Regulatory Index News: 11/12/2017

Welcome to your Monday Regulatory Index News digest. There are plenty of developments in the industry so take a read here.

FDA guidance for 3D-printed drugs

The US FDA have released guidance for the use of 3D printing in healthcare manufacturing, focusing on medical devices. This is due to the acknowledgment that 3D printing may prove a great disruptive technology for drug development. One 3D printed drug, Spritam, has already been approved for use and exponential growth of research in this innovative technology is evident. It has been speculated by FDA commissioner, Scott Gottlieb, that the near future may provide 3D printed skin grafts for burn patients whilst it may also be used to eventually develop replacement organs. The new guidance offers guidelines and suggestions for what medical manufacturers must consider when developing 3D printed products but has been deemed a “leap-frog” guidance which will develop as a greater understanding of 3D printing in the healthcare industry is achieved. Please click here if you would like to read more on this story from a BioPharmaDIVE article.

Eisai’s Lenvima turnaround NICE approval for kidney cancer

After turning the drug down in draft guidance in August, the UK price regulators have approved its use in adult patients with kidney cancer. It will be used in combination with chemotherapy in patients which have had previous VEGF-targeted therapy and only if the patient’s Eastern Cooperative Oncology Group performance status score is 0 or 1. NICE however did not approve the use of Lenvima in thyroid cancer, via the Cancer Drugs Fund (CDF), even though the data previously presented extended overall survival compared to placebo. This is due to the large price-tag of the drug which costs around £35,000 per year and is too expensive for approval. If this story interests you, click here for further information from FiercePharma.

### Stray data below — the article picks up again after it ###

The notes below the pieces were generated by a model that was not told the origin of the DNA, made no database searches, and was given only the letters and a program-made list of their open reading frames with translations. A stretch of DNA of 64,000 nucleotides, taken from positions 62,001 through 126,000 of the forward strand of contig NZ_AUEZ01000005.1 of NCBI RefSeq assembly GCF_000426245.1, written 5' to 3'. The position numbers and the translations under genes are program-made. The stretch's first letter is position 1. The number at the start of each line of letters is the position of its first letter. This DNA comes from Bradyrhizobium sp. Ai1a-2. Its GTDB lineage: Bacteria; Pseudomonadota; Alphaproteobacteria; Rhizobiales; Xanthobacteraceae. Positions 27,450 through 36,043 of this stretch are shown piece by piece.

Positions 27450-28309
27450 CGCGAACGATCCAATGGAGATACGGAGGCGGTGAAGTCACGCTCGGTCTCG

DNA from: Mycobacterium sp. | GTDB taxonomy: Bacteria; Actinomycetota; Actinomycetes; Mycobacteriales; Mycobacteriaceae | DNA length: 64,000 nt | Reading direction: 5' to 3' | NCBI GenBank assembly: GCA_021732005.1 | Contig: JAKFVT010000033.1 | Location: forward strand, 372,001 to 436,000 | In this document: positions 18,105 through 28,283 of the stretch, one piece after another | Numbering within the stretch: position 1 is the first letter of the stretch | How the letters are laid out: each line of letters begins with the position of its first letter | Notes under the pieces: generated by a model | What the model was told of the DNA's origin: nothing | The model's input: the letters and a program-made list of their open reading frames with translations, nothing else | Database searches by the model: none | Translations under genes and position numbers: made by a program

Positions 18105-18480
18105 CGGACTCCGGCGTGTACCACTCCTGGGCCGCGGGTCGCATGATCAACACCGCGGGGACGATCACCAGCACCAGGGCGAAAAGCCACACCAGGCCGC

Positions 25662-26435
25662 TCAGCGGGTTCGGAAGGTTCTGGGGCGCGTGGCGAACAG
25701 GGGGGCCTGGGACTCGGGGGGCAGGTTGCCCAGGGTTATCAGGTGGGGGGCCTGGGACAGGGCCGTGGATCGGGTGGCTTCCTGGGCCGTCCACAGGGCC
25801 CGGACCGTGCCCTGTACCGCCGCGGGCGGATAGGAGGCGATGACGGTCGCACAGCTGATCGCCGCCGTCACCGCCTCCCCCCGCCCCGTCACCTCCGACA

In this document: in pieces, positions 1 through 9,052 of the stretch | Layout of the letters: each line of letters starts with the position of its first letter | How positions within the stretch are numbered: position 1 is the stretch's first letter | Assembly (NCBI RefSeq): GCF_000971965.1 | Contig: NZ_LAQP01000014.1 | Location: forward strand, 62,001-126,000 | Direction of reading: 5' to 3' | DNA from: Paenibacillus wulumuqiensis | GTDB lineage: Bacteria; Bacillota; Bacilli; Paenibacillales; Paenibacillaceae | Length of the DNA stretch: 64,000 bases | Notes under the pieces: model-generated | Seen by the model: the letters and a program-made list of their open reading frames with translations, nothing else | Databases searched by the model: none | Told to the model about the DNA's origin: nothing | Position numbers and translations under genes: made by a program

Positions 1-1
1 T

Full US approval for Avastin in glioblastoma

Roche have announced a full US approval for their glioblastoma treatment, Avastin, for treatment of those patients which have progressed following prior therapy. This leaves the drug approved for 9 distinct uses in the US covering 6 different cancer types. The basis of the new approval was on the totality of evidence for Avastin in glioblastoma which included data from the Phase III EORTC 26101 trial that showed combination with lomustine increased the time to disease progression and death when compared to chemotherapy alone. The treatment also showed the reduced need for corticosteroids when compared to the control arm which is also considered an important goal for glioblastoma treatment. Please click here to read more from a PharmaTimes article. 



Max Lymbery

Date Published

11th December 2017

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